No government agency comprehensively tracks the extent of criminal-justice debt owed by poor defendants, but experts estimate that those fines and fees total tens of billions of dollars. That number is likely to grow in coming years, and significantly: National Public Radio, in a survey conducted with the Brennan Center for Justice and the National Center for State Courts, found that 48 states increased their civil and criminal court fees from 2010 to 2014. And because wealthy and middle-class Americans can typically afford either the initial fee or the services of an attorney, it will be the poor who shoulder the bulk of the burden….
In areas hit by recession or falling tax revenue, fines and fees help pay the bills. (The costs of housing and feeding inmates can be subsidized by the state.) As the Fines and Fees Justice Center, an advocacy organization based in New York, has documented, financial penalties on the poor are now a leading source of revenue for municipalities around the country. In Alabama, for example, the Southern Poverty Law Center took up the case of a woman who was jailed for missing a court date related to an unpaid utility bill. In Oregon, courts have issued hefty fines to the parents of truant schoolchildren. Many counties around the country engage in civil forfeiture, the seizure of vehicles and cash from people suspected (but not necessarily proven in court) of having broken the law. In Louisiana, pretrial diversion laws empower the police to offer traffic offenders a choice: Pay up quickly, and the ticket won’t go on your record; fight the ticket in court, and you’ll face additional fees.
“What we’ve seen in our research is that the mechanisms vary, depending on the region,” says Joanna Weiss, co-director of the Fines and Fees Justice Center. “But they have one thing in common: They use the justice system to wring revenue out of the poorest Americans — the people who can afford it the least.” Aside from taxes, she says, “criminal-justice debt is now a de facto way of funding a lot of American cities.”
The jailing of poor defendants who cannot pay fines — a particularly insidious version of this revenue machine — has been ruled unconstitutional since a trio of Supreme Court cases spanning the 1970s and early 1980s…. Still, decades after those cases were decided, the practice of jailing people who cannot pay persists, not least because Supreme Court decisions do not always make their way to local courts. “Precedent is one thing,” says Alec Karakatsanis, executive director of Civil Rights Corps, a Washington-based nonprofit. “The way a law is written is one thing. The way a law is actually experienced by poor people and people of color is another.”…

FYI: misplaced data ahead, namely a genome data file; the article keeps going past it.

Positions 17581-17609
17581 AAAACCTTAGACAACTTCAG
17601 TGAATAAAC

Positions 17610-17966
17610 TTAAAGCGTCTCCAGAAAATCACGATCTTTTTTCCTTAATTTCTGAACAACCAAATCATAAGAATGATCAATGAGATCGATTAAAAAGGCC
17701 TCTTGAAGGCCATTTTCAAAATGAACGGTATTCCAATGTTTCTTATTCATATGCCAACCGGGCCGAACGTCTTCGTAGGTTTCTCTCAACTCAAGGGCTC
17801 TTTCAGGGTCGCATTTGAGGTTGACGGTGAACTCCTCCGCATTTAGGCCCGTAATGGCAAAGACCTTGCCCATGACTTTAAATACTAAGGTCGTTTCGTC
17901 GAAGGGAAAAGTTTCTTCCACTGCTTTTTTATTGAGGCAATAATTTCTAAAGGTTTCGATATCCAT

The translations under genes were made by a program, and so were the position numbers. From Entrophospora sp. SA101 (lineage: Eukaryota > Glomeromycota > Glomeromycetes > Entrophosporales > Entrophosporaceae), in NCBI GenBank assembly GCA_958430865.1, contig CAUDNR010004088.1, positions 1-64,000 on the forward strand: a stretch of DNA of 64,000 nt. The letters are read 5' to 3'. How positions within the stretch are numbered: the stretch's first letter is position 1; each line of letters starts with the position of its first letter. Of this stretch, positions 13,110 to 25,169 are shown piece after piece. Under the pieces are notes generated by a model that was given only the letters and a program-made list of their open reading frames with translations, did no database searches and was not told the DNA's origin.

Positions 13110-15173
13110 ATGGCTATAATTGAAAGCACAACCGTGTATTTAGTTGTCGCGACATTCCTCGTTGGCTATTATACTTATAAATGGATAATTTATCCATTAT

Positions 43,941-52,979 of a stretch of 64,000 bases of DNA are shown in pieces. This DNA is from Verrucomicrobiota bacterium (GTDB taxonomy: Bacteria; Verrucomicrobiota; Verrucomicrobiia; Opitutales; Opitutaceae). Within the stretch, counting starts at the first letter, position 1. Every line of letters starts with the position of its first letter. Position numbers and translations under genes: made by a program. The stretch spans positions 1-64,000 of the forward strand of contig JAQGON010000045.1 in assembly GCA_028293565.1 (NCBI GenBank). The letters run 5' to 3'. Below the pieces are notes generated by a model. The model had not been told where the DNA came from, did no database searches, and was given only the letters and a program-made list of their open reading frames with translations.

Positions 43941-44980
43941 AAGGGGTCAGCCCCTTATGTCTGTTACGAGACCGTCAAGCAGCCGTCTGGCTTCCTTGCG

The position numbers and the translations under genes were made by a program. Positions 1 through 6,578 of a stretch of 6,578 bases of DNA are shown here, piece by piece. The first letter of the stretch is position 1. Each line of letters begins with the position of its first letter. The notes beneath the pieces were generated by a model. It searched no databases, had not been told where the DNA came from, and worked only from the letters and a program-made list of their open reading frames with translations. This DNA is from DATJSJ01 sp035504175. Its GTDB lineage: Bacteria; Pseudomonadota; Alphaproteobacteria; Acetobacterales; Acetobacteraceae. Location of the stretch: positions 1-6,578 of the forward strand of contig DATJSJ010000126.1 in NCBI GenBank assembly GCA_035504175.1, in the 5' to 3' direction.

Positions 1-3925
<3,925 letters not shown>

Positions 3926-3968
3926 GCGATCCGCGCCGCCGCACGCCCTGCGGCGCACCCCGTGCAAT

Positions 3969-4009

In 2010, the American Civil Liberties Union detailed evidence of what it calls “modern-day ‘debtors’ prisons’ ” — essentially, courts operating in the same way as Judge Ross’s in Corinth — in Georgia, Michigan, Louisiana, Ohio and Washington State. “If you spent a few weeks driving from coast to coast, you might not find similar policies in place in every single county,” Sam Brooke, the deputy legal director of the Southern Poverty Law Center’s economic-justice program, told me. “But every other county? Probably. This is a massive problem, and it’s not confined to the South. It’s national.”…
In recent years, the Southern Poverty Law Center and other organizations, including the A.C.L.U. and Karakatsanis’s Civil Rights Corps, have been filing class-action lawsuits against dozens of courts across the South and Midwest and West, arguing that local courts, in jailing indigent defendants, are violating the Supreme Court rulings laid down in Williams, Tate and Bearden. The lawsuits work: As a settlement is negotiated, a judge typically agrees to stop jailing new inmates for unpaid fines or fees. “No one wants to admit they’ve knowingly acted in this manner,” says Brooke, who partnered with Karakatsanis on lawsuits in Alabama and filed several elsewhere in the South. “So they tend to settle quickly.” The trouble is locating the offending courts.